How digital opportunity is reshaping SA’s shopping centres

Byline: Bronwen Noble

In the fiercely competitive South African retail environment, technology is a game-changer for shopping centres.

Online shopping was initially tipped to be a cruel competitor for bricks-and-mortar retail, luring customers and their spend away from malls. Yet shopping centres remain the first port of call for most South African shoppers, and in deep rural markets the impact of online shopping is barely noticeable.

Today, malls have embraced the changing dynamics and are using technology to their advantage and innovating to adjust to the ever-evolving needs of consumers.

With the power of social media, big data and the internet of things, shopping centres can now understand and serve their customers better than ever before. They are also using new digital tools and data to make better leasing, operations and marketing decisions.

Internet videos of “dead” malls in the US do not reflect the future of South African malls, says Ken Reynolds, divisional executive: property finance at Nedbank CIB. “As long as our shopping centres are flexible and move with the times, we are unlikely to see anything like that.”

Where large US malls are closing down, the impact of online shopping is just one of many factors. “The degree to which online shopping influences physical retail varies across shopper markets and retail categories. Bookstores and record stores were hardest hit by the disruption of online shopping. Many US malls were anchored by bookstores,” says Reynolds.

This, he adds, is not the case locally, where malls are traditionally anchored by grocery and fashion retailers. “Many South African retailers’ online sales models add to the turnover of local stores, rather than taking away from them.”

The current weakness in the local retail sector stems mostly from the economic downturn, says Reynolds. This has left South Africa with too much retail space. “The way South Africans shop is different from many other countries. We have more shopping centre space per capita, but less high street retail space.

“Yes, some areas are now over-stocked with retail facilities, such as Pretoria East and the north of Johannesburg. But there are still areas that have no retail to speak of at all, especially in townships and rural areas.”

New shopping centre development has slowed down significantly in response to the lacklustre economy, especially in the metropolitan and urban areas where the market is being cautious about more competition and potential cannibalisation.

“The bigger trend is for investors to refurbish and expand existing shopping centres rather than cannibalising the market with new developments. The refurbishment and upgrade of an existing shopping centre builds on its existing base and in-place infrastructure, which also makes remodelling and rightsizing a mall a better financial alternative in many cases.”

People are social animals and cannot live in isolation, and Reynolds believes this is good news for shopping centres of all sizes.

In the digital era, experience is the trump card that physical retail can play to attract more shoppers and keep them coming back. “Shoppertainment”, interactive attractions and a greater variety of community facilities give people more reasons to visit a mall, besides shopping.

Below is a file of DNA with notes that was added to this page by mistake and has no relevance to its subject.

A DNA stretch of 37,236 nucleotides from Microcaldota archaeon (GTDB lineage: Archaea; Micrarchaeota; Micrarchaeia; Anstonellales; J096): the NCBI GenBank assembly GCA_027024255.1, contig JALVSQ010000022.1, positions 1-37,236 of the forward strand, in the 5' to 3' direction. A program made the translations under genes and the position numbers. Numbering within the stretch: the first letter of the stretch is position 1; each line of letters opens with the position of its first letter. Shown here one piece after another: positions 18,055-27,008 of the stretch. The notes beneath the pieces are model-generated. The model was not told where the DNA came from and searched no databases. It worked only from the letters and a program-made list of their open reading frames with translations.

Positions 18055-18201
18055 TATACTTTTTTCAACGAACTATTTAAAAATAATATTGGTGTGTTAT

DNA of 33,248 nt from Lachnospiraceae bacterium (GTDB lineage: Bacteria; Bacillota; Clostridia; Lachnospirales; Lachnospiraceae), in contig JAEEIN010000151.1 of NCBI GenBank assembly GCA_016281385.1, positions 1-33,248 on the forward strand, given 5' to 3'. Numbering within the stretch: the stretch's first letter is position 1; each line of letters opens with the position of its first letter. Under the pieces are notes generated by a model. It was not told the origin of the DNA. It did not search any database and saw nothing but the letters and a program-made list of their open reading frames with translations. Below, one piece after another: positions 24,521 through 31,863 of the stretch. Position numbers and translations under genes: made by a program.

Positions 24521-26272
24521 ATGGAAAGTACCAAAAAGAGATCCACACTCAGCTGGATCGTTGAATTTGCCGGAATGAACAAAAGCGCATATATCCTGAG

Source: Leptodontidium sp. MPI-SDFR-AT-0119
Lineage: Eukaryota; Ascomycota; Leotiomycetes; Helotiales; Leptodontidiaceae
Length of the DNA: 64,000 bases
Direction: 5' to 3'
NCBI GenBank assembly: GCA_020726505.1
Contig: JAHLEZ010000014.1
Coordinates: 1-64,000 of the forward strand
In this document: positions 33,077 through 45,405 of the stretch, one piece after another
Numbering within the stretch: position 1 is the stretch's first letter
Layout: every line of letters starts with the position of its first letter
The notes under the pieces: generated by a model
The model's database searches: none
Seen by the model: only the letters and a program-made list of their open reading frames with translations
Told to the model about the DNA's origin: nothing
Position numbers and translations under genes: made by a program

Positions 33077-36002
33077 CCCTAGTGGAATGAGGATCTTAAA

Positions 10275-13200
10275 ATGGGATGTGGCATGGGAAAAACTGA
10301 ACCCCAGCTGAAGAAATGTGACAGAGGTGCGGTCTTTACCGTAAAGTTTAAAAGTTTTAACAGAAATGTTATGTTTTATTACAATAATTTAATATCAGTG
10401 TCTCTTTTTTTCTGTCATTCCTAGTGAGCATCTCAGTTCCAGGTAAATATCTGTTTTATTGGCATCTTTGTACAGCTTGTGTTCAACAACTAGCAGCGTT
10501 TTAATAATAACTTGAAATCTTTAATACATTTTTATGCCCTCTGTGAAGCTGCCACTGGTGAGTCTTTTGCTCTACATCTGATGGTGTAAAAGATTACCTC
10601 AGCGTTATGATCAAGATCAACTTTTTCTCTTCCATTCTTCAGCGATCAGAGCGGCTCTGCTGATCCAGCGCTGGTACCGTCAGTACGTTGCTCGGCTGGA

Retailers are also changing the way they view their stores. “We see more ‘showrooming’ at malls, where retailers display their goods but the buying is done online for delivery later,” says Reynolds.

Click-and-collect retail is growing in popularity. Here, shoppers buy goods online and then collect them in store where they can continue shopping and add to their baskets.

“Social media improves the competitiveness of centres, connecting malls directly with their customers. Also, Bluetooth and smartphones enable malls and retailers to send marketing messages to nearby customers, using proximity locators,” says Reynolds.

“The more you know about your shoppers, the better you can analyse them and serve them. Big data is playing a huge role here.”

People work in new ways in the digital world, which represents an opportunity for shopping centres. “Technology is driving the new trend of remote working and shared workspaces. By locating these workspaces in or near shopping centres, it boosts their appeal and supports retail trade. Workshop 17, the co-working and innovation space at the V&A Waterfront, is a great example of this.”

Nedbank CIB is more than a funder of shopping centre development and transactions. It also takes equity positions in shopping centres’ businesses. Its leading property team has developed a keen eye for projects that will show good returns.

“Responsible shopping centre funding and investing come down to economics,” says Reynolds. “A shopping centre development must be viable, sustainable and future-proofed to an extent, especially medium to larger shopping centres, which should be flexible. We also recognise that technology is playing a growing role in supporting the success of shopping centres.”

Article on Financial Mail, click here to view.

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By | 2018-03-07T11:43:35+02:00 October 4th, 2017|Property Finance, Uncategorized|0 Comments

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